by Ronald S. Canter, Esquire
The Law Offices of Ronald S. Canter, LLC
Lori Lynn Hague received an initial collection notice from a New Jersey based Law Firm attempting to collect on a credit card debt. After Ms. Hague received the letter, her counsel sent a notice of representation to the Law Firm.
The Law Firm then filed a debt collection Complaint on behalf of a credit card issuer and provided the Court with Plaintiff’s home address to serve the Summons and Complaint in accordance with a New Jersey court rule permitting the Clerk to mail the Summons and Complaint to the Defendant. After Ms. Hague was served, she filed suit, claiming that the Law Firm violated the FDCPA’s prohibition on communicating with a consumer after the collector knows the consumer is represented by counsel.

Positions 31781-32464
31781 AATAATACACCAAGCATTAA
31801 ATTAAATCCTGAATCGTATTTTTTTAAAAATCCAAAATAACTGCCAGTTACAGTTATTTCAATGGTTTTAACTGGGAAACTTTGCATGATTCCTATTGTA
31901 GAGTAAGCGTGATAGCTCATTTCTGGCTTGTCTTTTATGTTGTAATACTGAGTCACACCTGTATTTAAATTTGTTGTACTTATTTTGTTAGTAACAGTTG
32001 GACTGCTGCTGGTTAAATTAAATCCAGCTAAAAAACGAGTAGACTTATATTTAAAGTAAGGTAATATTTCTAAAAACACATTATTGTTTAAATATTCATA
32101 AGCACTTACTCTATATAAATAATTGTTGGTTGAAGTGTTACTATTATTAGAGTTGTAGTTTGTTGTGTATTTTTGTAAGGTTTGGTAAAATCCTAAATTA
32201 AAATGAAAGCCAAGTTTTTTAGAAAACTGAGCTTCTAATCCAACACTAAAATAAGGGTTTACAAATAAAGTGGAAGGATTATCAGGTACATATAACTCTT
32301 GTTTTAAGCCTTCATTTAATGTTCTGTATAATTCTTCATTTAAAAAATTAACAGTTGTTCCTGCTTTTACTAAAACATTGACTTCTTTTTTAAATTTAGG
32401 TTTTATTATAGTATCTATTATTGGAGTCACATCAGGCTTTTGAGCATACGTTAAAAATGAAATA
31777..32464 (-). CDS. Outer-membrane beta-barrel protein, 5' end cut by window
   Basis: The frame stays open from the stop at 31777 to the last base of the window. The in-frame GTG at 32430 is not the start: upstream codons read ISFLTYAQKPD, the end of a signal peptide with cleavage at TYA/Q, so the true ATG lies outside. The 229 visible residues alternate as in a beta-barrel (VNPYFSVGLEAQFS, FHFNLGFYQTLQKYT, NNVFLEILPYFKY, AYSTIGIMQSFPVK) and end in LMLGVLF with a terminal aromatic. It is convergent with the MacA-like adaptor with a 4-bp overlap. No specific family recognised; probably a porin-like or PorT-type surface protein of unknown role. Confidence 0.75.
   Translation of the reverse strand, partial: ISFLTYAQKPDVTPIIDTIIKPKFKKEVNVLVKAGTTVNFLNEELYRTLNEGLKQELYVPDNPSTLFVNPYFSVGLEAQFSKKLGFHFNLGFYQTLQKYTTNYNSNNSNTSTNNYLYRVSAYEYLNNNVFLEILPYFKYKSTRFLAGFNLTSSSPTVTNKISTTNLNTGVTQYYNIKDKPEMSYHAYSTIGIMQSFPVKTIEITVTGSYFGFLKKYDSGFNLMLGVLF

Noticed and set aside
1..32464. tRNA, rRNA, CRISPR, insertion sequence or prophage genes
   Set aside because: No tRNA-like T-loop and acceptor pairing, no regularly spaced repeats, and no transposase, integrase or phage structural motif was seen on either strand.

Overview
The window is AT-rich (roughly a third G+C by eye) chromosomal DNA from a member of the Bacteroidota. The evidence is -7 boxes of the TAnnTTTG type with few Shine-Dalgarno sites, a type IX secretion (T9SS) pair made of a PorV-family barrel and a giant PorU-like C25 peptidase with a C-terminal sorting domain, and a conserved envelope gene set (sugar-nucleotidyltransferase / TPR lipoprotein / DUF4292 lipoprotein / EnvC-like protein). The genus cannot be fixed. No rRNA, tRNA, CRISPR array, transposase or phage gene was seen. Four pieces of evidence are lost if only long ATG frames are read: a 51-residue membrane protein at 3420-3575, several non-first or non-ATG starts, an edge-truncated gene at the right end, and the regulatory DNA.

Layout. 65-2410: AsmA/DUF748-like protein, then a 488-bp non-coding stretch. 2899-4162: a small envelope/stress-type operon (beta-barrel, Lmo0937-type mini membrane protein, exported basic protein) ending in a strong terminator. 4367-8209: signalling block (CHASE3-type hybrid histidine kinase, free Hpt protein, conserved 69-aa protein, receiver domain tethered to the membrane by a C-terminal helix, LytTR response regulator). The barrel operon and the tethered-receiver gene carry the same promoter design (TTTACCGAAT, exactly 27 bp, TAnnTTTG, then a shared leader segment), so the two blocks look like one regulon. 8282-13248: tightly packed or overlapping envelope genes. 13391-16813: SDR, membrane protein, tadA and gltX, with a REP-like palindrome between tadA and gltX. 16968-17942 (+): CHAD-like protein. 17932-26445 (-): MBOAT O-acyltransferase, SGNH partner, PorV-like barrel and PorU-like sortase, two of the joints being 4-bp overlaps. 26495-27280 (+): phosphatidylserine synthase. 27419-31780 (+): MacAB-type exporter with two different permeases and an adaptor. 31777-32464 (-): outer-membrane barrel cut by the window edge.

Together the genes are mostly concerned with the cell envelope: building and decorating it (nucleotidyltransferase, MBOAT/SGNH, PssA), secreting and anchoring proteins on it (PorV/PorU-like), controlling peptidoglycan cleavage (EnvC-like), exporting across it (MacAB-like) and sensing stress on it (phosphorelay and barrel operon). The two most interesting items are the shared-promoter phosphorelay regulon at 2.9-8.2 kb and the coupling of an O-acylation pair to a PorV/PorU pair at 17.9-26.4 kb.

The Law Firm moved to dismiss the lawsuit, asserting that the FDCPA provides a specific exception in 15 U.S.C. §1692c(b)(2) allowing a communication directly with a consumer represented by counsel where “there is express permission of a court of competent jurisdiction.”
The Court dismissed the consumer’s suit, holding that the New Jersey Rules of Court furnish express permission to permit a Complaint to be mailed directly to the consumer. The Court explained that “the FDCPA expressly contains an exception for Court-permitted communication, and numerous courts have relied on this exception in finding that a communication to a represented debtor did not violate the FDCPA when it was permitted by court rules.”
(Case No. 18-11293, United States District Court for the District of New Jersey, decided March 18, 2020.)
Ronald S. Canter, Esquire, a three term member of NCBA’s Board of Directors represented the Defendant Law Firm in this case.